Overclocking Asus Eee PC 1215N with Intel Atom D525 and NVIDIA ION using NVIDIA System Tools and setfsb
WARNING! This post is purely informative and I in no way accept responsibility for what you do with your PC or any damage that may result from overclocking. Altering you PC configuration in such a way always has a certain risk of severe hardware malfunction.
Using NVIDIA System Tools and setfsb I managed to somewhat improve the performance of my Asus Eee PC 1215n and I would like to share step-by-step guide of how it is done.
First, you are going to need these free tools:
- setfsb (the latest free version I managed to find is 188.8.131.52): http://www13.plala.or.jp/setfsb/
- NVIDIA System Tools (moved to legacy support but is still available for download from nvidia.com): http://www.nvidia.com/object/nvidia-system-tools-6.08-driver.html
- Futuremark 3DMark (free version won't let you skip demos and run tests individually but will still do its benchmarking): http://www.futuremark.com/support/downloads
You might as well find this one useful since it has nice Overclock Information panel with OSD showing CPU, GPU and overall system environment temperature once the program is minimized to tray. It is free as well:
Once you have unpacked and installed all these tools (I don't expect any problems so far) you are good to go.
Free version doesn't offer much to choose or configure. It just runs the whole set of available tests and then shows you the result. So press Run Tests button, sit back and watch.
You may take note of real-time FPS counts during tests so you had some figures to compare to your overclocked performance on the go after, just not to be so bored.
After the tests are complete, 3DMark will launch your web browser with submitted results. At this point I would recommend logging in to Futuremark using Steam or Facebook account. This way it will store your current results in your profile and will store future results there as well along with detailed system configuration including CPU, GPU and memory clocks. So it will be pretty easy to compare the results once you satisfy your overclocking ambitions.
My initial score for two available tests at default clocks looked like this:
I should note that I replaced original RAM right after the purchase, doubling it. If you still have 2Gb of RAM your results might be different even at this point.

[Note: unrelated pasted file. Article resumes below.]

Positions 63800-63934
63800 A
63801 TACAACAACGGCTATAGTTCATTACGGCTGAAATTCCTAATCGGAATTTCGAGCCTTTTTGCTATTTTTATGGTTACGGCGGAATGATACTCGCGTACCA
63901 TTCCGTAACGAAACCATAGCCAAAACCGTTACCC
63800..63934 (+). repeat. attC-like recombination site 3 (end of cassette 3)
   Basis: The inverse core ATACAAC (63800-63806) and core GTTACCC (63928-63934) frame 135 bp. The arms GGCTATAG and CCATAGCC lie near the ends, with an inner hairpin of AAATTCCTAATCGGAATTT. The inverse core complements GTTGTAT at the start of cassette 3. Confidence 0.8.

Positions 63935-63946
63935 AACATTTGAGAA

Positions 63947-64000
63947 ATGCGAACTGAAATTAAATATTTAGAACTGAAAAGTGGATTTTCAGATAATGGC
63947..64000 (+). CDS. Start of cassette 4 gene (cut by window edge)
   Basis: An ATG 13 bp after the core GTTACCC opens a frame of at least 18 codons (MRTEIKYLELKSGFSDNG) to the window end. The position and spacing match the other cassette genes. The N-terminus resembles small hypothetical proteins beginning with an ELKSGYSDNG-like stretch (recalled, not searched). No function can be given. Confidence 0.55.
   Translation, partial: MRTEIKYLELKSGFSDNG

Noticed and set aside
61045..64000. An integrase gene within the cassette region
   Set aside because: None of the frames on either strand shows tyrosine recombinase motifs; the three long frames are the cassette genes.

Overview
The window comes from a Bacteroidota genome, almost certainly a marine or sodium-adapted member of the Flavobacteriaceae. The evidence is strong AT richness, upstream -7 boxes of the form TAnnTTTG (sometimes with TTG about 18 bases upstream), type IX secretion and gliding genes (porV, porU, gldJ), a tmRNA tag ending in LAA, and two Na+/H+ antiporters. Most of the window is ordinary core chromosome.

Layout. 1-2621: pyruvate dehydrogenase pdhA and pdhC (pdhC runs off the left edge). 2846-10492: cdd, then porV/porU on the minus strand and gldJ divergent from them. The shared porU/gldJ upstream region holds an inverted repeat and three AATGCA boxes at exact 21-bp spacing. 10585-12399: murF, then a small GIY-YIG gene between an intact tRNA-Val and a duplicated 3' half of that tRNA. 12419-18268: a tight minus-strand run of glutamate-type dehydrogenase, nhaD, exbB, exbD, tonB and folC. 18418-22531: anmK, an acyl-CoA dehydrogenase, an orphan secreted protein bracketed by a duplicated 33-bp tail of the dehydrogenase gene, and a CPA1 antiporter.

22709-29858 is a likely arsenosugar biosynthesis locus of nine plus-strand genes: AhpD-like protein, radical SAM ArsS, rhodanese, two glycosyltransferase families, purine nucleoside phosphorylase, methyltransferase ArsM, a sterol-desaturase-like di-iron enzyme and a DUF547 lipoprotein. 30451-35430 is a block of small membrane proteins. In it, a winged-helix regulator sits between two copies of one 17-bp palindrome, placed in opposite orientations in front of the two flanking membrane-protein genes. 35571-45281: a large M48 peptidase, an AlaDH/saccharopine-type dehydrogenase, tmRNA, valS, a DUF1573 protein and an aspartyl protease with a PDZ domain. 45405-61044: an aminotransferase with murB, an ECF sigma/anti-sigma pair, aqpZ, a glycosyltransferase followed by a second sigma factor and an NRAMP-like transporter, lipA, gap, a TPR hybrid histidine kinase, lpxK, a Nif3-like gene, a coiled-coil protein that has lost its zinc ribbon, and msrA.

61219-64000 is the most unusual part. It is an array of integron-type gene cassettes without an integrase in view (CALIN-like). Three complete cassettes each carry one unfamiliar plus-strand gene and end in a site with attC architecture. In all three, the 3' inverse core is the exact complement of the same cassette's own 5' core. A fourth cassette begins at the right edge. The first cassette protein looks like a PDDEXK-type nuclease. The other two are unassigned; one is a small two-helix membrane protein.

Now that we have data to compare to, let's proceed to actual tinkering.
First, I'd recommend to create a System Restore point, in case something goes utterly wrong with software settings but there still is no hardware damage.
Next, run setfsb.
Once it's running, you are to choose Clock Generator from dropdown list. According to http://www13.plala.or.jp/setfsb/, the generator code for Asus Eee PC 1215n is ICS9LPR427AGLF.
After you set the clock generator, press 'Get FSB' button.
In the right bottom corner of setfsb window you will see your current CPU frequency in MHz.
Now, use the top bigger slider to adjust the clocking.
I personally never got beyond of what is described in this post: http://forum.eeeuser.com/index.php?/topic/84026-1215n-overclocking/, i.e. 561 (though it gave me not 123, but 125mhz fsb frequency increase).
If you cannot set the exact figure using slider, you may finetune your setting with arrow buttons just next to the slider below set values. Once done, press 'Set FSB' button.
If nothing wrong happens right this instant, you are going to see your newly set current CPU frequency in right bottom corner of setfsb window.
At this point you might want to start paying attention to the system temperature because no overclocking goes without its increase. And you don't want it to get too high because in a better day your CPU with start intentionally skipping some calculations and thus decreasing its performance in order to maintain the appropriate temperature, and if it won't help the CPU would just perform an emergency system shut down. And if you are less lucky you may as well brick your precious little — and pretty obsolete, let's be honest — netbook.
To check the temperature you may run PC Wizard and go to Voltage, Temperature and Fans panel. Or just click Overclocking Information button in the toolbar.
You might also find the OSD quite useful. Just minimize PC Wizard to tray to see it.